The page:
The GPA is a free trade agreement promoted by the World Trade Organisation (“WTO”) that regulates “public procurement”. Alongside the EU Treaty, the GPA forms the basis of the UK’s public procurement rules, as set out in the Public Contracts Regulations 2015 (“PCR 2015”) and the accompanying utilities, concessions and defence procurement regulations. The GPA is seen very much as the “no-deal” option; being the minimum arrangements the UK is likely to put in place post-Brexit if it proves impossible to agree any other “trade deals”.

The GPA consists of:

  • a Core Document, setting out general principles of public procurement that apply under the GPA; and
  • a “Schedule” with each individual country’s commitments and derogations from the Core Document. This works on the basis of “you give what you get”, in gaining access to other countries’ public procurement of works, goods and certain services in return for opening up access to the signatory’s own public procurement.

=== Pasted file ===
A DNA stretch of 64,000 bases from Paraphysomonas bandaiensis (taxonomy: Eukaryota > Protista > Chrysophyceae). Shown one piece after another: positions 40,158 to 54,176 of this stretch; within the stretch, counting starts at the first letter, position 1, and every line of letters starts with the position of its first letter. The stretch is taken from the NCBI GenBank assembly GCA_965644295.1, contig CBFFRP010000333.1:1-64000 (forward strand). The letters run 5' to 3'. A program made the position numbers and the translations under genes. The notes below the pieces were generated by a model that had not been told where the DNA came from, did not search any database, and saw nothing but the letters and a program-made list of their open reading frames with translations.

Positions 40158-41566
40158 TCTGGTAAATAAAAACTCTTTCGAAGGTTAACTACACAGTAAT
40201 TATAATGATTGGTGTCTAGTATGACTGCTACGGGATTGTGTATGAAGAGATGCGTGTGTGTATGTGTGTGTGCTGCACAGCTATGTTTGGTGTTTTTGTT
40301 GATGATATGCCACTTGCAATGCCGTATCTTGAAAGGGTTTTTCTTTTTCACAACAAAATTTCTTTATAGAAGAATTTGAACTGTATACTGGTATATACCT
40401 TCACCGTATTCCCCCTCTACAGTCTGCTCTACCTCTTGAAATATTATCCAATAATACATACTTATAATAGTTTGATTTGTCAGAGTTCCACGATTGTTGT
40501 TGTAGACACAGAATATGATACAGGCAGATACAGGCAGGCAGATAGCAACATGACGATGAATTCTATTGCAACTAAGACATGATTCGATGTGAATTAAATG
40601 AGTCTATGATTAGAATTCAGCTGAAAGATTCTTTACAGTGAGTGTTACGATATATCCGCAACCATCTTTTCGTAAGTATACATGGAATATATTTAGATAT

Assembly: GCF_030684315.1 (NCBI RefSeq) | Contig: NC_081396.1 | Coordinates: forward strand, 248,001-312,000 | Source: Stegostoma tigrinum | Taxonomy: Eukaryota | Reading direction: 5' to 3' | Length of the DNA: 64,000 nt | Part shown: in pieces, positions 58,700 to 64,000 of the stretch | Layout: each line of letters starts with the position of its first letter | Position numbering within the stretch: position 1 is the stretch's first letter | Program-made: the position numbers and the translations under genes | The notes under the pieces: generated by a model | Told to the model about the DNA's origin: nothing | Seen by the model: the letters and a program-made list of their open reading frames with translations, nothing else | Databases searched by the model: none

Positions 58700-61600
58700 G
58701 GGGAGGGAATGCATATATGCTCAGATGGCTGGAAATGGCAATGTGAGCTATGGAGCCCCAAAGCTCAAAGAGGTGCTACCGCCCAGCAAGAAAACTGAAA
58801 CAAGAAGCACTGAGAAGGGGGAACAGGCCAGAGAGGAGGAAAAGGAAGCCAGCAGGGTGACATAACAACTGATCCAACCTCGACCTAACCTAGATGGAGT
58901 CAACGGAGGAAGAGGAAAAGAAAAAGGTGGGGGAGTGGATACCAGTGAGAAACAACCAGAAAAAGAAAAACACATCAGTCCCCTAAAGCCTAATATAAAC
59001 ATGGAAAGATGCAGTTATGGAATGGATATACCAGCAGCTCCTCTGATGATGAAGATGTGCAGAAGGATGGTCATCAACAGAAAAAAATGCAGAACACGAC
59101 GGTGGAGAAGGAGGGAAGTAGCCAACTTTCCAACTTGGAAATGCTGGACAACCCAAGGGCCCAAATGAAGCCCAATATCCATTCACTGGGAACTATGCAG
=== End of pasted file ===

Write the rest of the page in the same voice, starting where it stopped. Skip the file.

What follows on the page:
Interestingly, when the Directive on which PCR 2015 is based was being passed, the EU had to limit some of the changes it was proposing to make to the EU procurement rules so that they continued to comply with the GPA.

The Schedule to the GPA that applies to the UK at the moment is the EU Schedule, which will no longer apply post-Brexit since the UK will not be part of the EU. The UK will, therefore, need to negotiate its own Schedule of commitments and derogations.

In order to start this process, the UK government and the EU have written to the WTO to propose that the UK adopts a Schedule that is identical to that of the EU. Whilst this is a sensible transitional measure, it does mean that there are unlikely to be major changes to PCR 2015 anytime soon after Brexit. This is because PCR 2015 will almost certainly be retained in their current form, as far as possible, to demonstrate the UK’s compliance with the GPA.

Further information

To discuss any of the topics raised in this briefing, please contact Andrew Millross.

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